Healing a Broken World


The expansiveness and intensity of the ministry of Jesus is breathtaking. He treated every aspect of the curse that has descended on this fallen world. Diseases that insult every part of the human body and compromise all the connections of physical life Jesus saw and confronted. More sinister in its devastating effects is the progress of sin in the affections reaching the mind and will with calcifying results. Though eventually the gospel would be preached to all the nations, in this first missionary deployment, Jesus sent his followers to the “Lost sheep of the house of Israel,” even forbidding them to go to the Gentiles (10:5). How deeply embedded sin and its natural and judicial consequences are in this present world always escapes any truly accurate perception on our part, for none in the present age has ever seen a world free from pain, sickness, strife, and corruption and given over solely to the enjoyment of God and his glory. As we will see, Jesus’ warnings, including the sobering statement “Beware of men” (10:17), fully anticipated the resistance on the part of Israel to this overture of gospel proclamation. About Jesus himself they said, “He casts out demons by the prince of demons” (9:34; 10:25; 12:24).

I,. Jesus takes on the world – Jesus entered an aggressive program of work.

A. Ministry of the Word: Jesus had to give the message of his coming throughout the entirety of Israel, for the Messiah, the King, has come. That the prophecies have been, and are being, fulfilled they all must know. If scattered among the towns and villages there are those of the true faith of Abraham, they will welcome this message and see in Christ the one on whom their hopes have been fixed. Jesus did this by teaching in their synagogues (as in Luke 4:16-30) and proclaiming the gospel. Here was the original giver of the word now proclaiming it among those who originally received it being “entrusted with the oracles of God” (Romans 2:2) and having been the ones to whom belong “the  covenants, the giving of the law, the worship, and the promises” (Romans 9:4). He was the one about whom all of these things spoke (Luke 24:27) and, in the flesh, he had come among them to say “I am he” (Luke 4:21; Matthew 7:24, 26; John 3:12-15; John 6:51, et al.).

B. Ministry of physical healing – He did what the Messiah was to do in the manifestation of power over the results of the fall (See how Jesus answered the question of the disciples of John the Baptist in 11:1-6). He himself placed the curse on the earth (Genesis 3:16-19; Romans 8:20-23) and he himself can remove it in harmony with his redemptive work. In connection with that, he showed that when the full reign of Messiah comes at the close of the age, the Kingdom will be a place in which none of the effects of the fall will remain.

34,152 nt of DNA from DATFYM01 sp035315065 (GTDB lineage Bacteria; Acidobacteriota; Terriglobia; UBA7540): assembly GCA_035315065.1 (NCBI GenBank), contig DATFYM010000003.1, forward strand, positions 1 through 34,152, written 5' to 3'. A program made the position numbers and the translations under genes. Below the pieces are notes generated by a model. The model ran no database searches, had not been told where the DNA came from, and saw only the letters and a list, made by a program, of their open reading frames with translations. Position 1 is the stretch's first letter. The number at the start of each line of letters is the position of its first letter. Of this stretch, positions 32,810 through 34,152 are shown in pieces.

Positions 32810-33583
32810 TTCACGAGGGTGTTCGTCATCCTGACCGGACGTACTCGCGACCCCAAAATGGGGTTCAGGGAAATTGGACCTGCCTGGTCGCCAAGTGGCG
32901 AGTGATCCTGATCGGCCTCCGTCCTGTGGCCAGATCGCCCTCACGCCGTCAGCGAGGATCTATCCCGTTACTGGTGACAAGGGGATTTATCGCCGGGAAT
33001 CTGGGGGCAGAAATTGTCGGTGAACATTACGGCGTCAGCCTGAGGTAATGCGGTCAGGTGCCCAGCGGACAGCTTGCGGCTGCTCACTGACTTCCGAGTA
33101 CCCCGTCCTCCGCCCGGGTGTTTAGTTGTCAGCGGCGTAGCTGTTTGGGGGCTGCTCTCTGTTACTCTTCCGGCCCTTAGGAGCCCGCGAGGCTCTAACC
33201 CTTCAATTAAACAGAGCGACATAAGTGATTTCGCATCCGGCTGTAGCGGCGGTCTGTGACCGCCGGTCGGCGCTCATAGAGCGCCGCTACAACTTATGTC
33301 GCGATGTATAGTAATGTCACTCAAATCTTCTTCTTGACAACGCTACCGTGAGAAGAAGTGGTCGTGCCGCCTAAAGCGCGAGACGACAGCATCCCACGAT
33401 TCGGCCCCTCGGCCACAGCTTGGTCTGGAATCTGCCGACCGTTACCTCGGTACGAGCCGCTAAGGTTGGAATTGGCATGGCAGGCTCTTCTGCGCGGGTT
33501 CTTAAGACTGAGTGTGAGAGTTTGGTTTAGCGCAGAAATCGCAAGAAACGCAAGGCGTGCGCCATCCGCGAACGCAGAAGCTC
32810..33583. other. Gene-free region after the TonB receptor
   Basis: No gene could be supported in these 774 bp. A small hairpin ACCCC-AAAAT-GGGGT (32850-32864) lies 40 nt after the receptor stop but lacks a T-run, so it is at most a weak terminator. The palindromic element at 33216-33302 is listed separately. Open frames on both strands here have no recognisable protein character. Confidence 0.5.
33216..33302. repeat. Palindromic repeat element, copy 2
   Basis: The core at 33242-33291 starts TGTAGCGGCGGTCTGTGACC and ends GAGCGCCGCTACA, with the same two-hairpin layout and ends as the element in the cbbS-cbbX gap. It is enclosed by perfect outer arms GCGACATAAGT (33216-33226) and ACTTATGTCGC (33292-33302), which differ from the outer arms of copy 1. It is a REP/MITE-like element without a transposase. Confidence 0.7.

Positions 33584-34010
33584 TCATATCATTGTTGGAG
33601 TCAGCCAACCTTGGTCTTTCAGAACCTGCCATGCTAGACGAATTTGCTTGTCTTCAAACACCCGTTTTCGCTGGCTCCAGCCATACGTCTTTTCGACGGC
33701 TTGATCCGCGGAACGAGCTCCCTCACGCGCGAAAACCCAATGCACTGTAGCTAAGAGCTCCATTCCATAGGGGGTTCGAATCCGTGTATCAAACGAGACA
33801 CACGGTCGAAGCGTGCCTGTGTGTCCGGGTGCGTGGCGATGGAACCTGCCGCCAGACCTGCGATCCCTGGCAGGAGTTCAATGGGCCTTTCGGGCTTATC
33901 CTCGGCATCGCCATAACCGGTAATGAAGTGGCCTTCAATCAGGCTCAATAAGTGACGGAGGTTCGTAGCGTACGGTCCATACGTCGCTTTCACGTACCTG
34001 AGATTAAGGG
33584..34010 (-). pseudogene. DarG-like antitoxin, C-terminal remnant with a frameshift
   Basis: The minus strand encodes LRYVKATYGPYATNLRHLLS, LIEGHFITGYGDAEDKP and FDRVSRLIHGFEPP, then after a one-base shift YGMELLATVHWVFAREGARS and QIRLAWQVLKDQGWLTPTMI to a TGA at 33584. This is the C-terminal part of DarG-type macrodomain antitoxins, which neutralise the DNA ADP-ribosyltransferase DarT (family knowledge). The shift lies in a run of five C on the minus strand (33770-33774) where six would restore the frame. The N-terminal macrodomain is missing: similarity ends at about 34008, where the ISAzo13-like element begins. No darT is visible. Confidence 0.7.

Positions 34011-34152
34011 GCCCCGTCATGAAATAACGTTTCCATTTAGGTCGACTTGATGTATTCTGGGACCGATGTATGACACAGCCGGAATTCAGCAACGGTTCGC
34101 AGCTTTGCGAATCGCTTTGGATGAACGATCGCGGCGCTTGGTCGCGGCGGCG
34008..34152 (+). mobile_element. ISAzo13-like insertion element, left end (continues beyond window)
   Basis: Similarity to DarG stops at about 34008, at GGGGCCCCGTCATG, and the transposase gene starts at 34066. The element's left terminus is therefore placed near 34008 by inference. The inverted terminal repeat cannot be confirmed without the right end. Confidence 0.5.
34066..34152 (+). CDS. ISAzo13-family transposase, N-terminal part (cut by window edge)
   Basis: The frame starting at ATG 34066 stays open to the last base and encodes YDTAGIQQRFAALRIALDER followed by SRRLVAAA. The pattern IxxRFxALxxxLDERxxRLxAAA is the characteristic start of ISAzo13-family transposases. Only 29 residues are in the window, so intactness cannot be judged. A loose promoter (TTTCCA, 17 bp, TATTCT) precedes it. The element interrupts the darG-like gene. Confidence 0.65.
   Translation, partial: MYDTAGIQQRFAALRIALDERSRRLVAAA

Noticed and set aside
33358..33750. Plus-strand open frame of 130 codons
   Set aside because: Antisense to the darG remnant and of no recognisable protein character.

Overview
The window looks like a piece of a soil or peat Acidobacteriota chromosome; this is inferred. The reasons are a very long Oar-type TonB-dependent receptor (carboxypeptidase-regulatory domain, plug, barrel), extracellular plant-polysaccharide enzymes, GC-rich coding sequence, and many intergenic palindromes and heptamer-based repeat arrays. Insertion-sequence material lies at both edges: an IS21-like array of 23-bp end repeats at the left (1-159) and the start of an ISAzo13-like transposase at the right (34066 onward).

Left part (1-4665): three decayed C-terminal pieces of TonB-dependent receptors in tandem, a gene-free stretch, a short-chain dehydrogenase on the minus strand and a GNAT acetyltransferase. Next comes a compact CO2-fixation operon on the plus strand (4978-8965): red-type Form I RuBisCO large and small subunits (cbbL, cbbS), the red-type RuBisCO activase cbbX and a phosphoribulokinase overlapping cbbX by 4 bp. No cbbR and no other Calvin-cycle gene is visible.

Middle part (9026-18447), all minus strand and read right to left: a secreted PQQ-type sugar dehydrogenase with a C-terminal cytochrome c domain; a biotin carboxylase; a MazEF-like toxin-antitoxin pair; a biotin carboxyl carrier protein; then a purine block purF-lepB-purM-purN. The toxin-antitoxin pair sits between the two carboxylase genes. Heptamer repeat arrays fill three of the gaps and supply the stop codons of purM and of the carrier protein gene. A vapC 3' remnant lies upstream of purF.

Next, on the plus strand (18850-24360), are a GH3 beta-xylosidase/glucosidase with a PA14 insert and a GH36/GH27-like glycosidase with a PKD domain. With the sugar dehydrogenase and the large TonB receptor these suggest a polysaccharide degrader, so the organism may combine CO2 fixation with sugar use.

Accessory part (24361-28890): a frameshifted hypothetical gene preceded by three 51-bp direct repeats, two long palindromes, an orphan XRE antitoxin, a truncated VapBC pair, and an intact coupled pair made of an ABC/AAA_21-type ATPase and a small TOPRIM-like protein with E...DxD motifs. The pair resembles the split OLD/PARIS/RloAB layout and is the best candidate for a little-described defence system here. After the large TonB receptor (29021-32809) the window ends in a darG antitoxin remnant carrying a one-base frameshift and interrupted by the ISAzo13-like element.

C. Motivated by compassion – That the offended creator should have compassion is a marvel of grace in itself. He saw the destitute condition of people in their sin—sickness, ignorance, futility—and from the deepest affections residing in the God/man revealed a plan of compassion to rescue such forlorn wanderers. “God commendeth his love toward us in that while we were yet sinners Christ died for us” (Romans 5:8).

1. They were harassed and helpless. Confusion and copelessness surround those who have lost sight of the glory of God and have been released to their own light and their own wisdom. Harassed could refer to the presence of the demonic, evil rational forces constantly bringing  disconnectedness and agitation in all relations. Probably here it refers to the agitation of life that is the immediate result of sin.

2. They were like sheep without a shepherd. Having lost the unclouded knowledge of God and his goodness and his path of righteousness, people wander in the maze of their own short-sighted lives, constantly setting goals that fall short of their conformity to God’s glory. The capacity for such conformity is the peculiar distinction of the human race; our sin, however, has set before us all a variety of idolatrous things, goals, visions, and worldviews that consistently lead us astray and away from that which alone will satisfy. We have forsaken the only shepherd and consequently are scattered.

D. The necessity for other laborers. The plan of restoration involves the work of laborers who will tell the truth and manifest something of the restoration that redemption through the Messiah involves.